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Assessing temporal stability of bioscience evidence base

Project Description

World-class bioscience is critically dependent on statistical methodologies allowing synthesis of available bioscience data for generating new biological understanding and development of policies and management strategies. One such methodology is a meta-analysis which allows to statistically combine estimates of the effect from multiple studies on the same topic. Over the last few decades meta-analysis had revolutionized many scientific fields, helping to establish evidence-based practices and to resolve seemingly contradictory research outcomes. However, the conduct of meta-analysis provides just a snapshot of the available evidence at a more or less arbitrary point in time whereas scientific evidence is not static and tends to change over time as more research on the topic accumulates. New studies may either strengthen or challenge the conclusions of previous reports, resulting in changes in the mean effect over time. If the above changes in cumulative evidence over time are rapid and of considerable magnitude, the conclusions of meta-analysis will strongly depend on when the review was conducted and the policy-relevant recommendations derived from these reviews will quickly go out of date. Worryingly, a growing number of studies in different research fields demonstrates that significant changes in the magnitude, statistical significance or even sign of the reported effects over time are common. The observed temporal changes in effects have been attributed to time-lag bias in publication of nonsignificant results, changes in methodology and statistical power of primary studies, or real temporal changes in biological effects.

The proposed project will undertake the first comprehensive analysis of patterns, causes and potential implications of temporal changes in effects in biosciences using the novel statistical methods developed by the project co-supervisor Prof. Kulinskaya as well as Big Data approach and text mining. Training will be provided in relevant research methodology, including meta-analysis, handling and analysis of datasets and statistical techniques.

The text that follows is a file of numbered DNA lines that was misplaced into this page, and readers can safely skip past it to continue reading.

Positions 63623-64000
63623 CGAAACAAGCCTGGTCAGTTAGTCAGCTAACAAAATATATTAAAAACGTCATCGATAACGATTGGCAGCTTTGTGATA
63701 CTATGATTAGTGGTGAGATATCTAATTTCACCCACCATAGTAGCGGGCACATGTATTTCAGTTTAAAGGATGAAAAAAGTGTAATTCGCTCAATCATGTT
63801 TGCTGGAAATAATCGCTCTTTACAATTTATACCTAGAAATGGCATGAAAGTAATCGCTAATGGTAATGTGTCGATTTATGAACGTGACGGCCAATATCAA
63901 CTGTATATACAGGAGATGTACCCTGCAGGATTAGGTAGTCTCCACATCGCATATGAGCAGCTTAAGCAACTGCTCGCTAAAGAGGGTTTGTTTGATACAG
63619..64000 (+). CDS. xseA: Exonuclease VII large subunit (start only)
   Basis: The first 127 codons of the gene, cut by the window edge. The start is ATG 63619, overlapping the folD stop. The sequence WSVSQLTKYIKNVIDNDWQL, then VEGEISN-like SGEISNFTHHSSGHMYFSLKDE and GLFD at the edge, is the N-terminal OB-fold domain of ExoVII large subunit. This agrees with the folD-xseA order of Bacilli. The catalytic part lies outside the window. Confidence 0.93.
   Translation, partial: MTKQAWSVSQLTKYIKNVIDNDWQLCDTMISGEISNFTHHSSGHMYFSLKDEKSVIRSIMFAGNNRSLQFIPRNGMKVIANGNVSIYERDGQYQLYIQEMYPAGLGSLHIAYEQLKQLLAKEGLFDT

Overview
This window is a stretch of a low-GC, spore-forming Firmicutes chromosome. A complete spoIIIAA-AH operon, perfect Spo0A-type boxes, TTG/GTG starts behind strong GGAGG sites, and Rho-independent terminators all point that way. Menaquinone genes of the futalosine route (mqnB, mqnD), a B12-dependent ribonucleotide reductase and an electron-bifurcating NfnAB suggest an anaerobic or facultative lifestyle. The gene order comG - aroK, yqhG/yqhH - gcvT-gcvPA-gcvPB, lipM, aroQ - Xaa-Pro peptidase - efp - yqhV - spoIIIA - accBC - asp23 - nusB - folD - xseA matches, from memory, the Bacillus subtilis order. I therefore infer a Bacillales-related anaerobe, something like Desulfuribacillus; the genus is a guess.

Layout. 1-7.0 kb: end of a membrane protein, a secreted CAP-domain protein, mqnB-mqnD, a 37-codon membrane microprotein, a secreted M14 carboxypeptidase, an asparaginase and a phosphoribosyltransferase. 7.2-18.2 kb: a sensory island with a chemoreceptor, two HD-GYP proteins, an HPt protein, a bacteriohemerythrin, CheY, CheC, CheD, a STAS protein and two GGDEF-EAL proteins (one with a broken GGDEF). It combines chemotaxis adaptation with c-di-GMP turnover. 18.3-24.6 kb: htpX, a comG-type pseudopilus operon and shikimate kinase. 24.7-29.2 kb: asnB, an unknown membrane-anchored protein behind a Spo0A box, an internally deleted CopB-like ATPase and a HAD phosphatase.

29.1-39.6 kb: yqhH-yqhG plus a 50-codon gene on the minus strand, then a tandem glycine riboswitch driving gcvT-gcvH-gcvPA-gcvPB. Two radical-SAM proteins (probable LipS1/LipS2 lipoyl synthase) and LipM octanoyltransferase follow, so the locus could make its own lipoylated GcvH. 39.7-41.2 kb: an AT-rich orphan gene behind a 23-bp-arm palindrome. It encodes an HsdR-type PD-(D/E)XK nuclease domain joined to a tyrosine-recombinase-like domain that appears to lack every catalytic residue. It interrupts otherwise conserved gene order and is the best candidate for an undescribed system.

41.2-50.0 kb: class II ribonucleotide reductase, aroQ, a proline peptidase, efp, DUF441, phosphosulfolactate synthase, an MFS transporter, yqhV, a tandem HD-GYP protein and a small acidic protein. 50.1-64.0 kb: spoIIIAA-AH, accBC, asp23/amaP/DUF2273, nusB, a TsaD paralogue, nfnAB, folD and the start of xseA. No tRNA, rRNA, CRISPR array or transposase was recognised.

The project will be jointly supervised by Prof. Julia Koricheva (School of Biological Sciences, Royal Holloway University of London) and Prof. Elena Kulinskaya (School of Computing Sciences, University of East Anglia). Prof. Koricheva is an ecologist with expertise in research synthesis and methods and applications of meta-analysis in ecology. Prof. Kulinskaya is a statistician with expertise in methods of meta-analysis and Big Data analysis.

Interviews are provisionally planned for the period 25th February to 8th March 2019.
Please follow the application link below to our school web page for full instructions on eligibility and how to apply

Funding Notes

The studentship award will cover the cost of institutional tuition fees and provide an annual tax-free living stipend with at the standard RCUK rate with London weighting. The amount is currently at £16,777pa for the 18/19 Academic Year


Dogo, S. H., Clark, A. & Kulinskaya, E. (2017). Sequential change detection and monitoring of temporal trends in random-effects meta-analysis. Research Synthesis Methods, 8, 220-235.

Gurevitch, J., Koricheva, J., Nakagawa, S. & Stewart, G. (2018). Meta-analysis and the science of research synthesis. Nature, 555, 175-182.

Jennions, M. D. & Møller, A. P. (2002). Relationships fade with time: a meta-analysis of temporal trends in publication in ecology and evolution. Proceedings of the Royal Society of London B, 269, 43-48.

Lehrer J. (2010). The truth wears off. Is there something wrong with the scientific method? The New Yorker

Leimu, R. & Koricheva, J. (2004). Cumulative meta-analysis: a new tool for detection of temporal trends and publication bias in ecology. Proceedings of the Royal Society B-Biological Sciences, 271, 1961-1966.

Monsarrat, P. & Vergnes, J.-N. (2018). The intriguing evolution of effect sizes in biomedical research over time: smaller but more often statistically significant. GigaScience, 7, 1-10.

How good is research at Royal Holloway, University of London in Biological Sciences?

FTE Category A staff submitted: 24.00

Research output data provided by the Research Excellence Framework (REF)

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